Imagine summer without corn and tomatoes. You can’t, can you? That would be like thinking about French cuisine without chocolate and vanilla, Irish food without potatoes, or Italian sauces without tomatoes. In the American Heartland corn and tomatoes are as essential an ingredient in the recipe for summer as capsicum pepper is to an Indian curry or paprika is to Hungarian goulash.
Look back five centuries to the time of Isabella when there was no chocolate or vanilla in France, no capsicum (chile) pepper in India, no paprika in Hungary, and believe it or not, not a single tomato had ever been seen in an Italian cuccina or trattoria. Five hundred years ago, these foods—along with potatoes, many kinds of beans, squashes and pumpkins, turkey, pineapple, wild rice, peanuts, and pecans—were only found in the New World. Each of these foods had its own unique history.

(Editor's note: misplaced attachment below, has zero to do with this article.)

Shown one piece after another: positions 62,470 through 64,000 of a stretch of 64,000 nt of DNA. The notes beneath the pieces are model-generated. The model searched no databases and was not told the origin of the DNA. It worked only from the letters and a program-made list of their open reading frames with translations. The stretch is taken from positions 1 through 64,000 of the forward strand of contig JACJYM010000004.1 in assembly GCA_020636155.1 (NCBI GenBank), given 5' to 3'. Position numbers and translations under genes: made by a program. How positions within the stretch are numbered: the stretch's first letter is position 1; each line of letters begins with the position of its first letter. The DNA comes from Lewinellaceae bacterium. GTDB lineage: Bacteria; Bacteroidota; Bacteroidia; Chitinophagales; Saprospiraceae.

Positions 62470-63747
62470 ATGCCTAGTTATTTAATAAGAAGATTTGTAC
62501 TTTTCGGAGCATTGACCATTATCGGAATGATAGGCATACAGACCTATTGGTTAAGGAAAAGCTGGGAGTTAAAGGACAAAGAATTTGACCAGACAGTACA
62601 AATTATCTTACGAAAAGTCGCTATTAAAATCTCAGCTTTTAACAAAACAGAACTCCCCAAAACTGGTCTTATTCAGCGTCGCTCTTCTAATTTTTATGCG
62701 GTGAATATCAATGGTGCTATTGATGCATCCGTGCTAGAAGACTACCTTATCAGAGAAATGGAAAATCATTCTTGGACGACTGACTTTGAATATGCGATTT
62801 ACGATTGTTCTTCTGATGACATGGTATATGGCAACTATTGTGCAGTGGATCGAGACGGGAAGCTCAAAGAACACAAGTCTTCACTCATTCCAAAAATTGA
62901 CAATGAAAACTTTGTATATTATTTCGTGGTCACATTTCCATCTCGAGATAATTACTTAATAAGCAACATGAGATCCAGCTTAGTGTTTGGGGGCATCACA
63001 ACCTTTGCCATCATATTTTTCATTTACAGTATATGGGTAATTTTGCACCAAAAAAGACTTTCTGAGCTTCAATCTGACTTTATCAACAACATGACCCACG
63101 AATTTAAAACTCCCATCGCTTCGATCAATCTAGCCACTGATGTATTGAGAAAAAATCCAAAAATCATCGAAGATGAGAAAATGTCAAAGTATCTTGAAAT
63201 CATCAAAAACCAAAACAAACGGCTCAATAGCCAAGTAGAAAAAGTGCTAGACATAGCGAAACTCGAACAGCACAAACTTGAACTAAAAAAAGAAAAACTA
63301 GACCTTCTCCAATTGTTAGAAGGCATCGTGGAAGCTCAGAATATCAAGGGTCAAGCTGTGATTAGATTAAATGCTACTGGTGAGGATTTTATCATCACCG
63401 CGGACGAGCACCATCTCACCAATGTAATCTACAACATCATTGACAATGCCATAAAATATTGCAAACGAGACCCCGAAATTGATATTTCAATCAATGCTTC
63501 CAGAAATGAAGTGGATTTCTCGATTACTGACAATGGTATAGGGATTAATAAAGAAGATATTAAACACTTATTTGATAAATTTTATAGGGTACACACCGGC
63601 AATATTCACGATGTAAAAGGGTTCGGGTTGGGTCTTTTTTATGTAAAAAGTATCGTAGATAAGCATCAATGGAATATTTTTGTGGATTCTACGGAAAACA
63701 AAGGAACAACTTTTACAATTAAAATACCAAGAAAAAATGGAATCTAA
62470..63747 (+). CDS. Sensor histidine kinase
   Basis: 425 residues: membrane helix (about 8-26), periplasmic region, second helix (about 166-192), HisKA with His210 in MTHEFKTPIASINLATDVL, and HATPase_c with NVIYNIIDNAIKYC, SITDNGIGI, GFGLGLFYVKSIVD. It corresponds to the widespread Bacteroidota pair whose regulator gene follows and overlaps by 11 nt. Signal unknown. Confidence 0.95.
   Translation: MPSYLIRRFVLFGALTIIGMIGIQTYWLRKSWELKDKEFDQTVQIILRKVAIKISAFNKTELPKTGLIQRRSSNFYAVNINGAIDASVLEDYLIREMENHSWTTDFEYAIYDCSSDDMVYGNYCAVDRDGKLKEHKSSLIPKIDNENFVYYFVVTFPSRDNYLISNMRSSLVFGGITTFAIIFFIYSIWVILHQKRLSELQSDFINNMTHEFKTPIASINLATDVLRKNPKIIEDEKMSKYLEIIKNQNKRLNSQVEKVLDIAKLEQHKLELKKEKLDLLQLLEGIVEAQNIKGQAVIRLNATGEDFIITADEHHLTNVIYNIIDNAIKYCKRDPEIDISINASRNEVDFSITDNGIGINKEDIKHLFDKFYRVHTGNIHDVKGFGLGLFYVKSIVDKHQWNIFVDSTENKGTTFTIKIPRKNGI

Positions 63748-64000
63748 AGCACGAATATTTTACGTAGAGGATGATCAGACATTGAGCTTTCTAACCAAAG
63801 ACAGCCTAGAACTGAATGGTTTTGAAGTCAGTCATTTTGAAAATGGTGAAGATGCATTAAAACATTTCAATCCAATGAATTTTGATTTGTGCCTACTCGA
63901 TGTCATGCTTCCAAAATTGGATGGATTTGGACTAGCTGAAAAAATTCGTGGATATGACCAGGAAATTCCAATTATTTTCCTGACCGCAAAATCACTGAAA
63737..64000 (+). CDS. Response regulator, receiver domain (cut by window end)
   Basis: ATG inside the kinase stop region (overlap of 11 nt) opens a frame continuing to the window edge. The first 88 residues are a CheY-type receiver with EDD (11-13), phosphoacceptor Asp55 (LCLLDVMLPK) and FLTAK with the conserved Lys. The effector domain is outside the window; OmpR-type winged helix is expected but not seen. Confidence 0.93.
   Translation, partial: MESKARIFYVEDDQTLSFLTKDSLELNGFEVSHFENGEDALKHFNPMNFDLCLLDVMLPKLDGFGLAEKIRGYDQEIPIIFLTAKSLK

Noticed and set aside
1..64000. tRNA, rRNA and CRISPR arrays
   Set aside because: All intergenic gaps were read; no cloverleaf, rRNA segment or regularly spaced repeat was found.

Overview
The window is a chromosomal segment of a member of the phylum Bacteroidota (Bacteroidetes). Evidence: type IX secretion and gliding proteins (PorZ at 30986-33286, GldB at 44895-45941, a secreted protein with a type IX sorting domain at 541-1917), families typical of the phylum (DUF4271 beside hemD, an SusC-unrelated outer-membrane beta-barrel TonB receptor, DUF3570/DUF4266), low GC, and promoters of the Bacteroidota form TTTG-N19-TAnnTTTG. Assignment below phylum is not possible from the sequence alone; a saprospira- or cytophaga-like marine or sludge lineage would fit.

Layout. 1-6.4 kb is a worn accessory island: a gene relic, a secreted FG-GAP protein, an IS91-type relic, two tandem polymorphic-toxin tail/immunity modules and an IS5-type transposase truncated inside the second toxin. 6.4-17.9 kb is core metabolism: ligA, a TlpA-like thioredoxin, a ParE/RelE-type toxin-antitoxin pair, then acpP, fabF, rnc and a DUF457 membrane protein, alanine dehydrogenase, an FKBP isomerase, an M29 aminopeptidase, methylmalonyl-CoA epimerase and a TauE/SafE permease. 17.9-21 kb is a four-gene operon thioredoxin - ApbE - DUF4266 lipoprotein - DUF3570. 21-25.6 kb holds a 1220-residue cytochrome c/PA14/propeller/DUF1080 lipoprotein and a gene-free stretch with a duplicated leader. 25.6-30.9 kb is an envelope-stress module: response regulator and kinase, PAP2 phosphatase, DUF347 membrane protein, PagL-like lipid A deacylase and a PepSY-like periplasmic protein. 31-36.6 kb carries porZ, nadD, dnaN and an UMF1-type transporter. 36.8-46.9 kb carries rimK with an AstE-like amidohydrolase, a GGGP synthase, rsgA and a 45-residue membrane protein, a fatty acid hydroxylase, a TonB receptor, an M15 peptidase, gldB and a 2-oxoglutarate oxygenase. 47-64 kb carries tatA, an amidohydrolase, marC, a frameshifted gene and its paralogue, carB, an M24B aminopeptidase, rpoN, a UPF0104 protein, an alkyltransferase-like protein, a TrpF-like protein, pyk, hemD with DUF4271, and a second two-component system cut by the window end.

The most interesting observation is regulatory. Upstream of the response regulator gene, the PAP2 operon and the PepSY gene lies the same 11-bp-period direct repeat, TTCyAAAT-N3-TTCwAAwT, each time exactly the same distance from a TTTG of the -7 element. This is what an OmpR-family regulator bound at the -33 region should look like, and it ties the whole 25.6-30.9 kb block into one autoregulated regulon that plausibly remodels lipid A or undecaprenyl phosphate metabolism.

In the years following the “discovery” of the New World, native foods were shared, borrowed, transported great distances across vast oceans, and changed in different ways depending on the shore to which each was transported. In subsequent years, each found its way into the cuisine of its adopted homeland in Europe, Asia, Africa, the Middle East, and the Mediterranean where they continued to be refined and cultivated. (I recommend you watch Padma Lakshmi’s popular Hulu series “Taste the Nation” that expands and redefines the meaning of American food.)
~ Read the rest in today’s Journal ~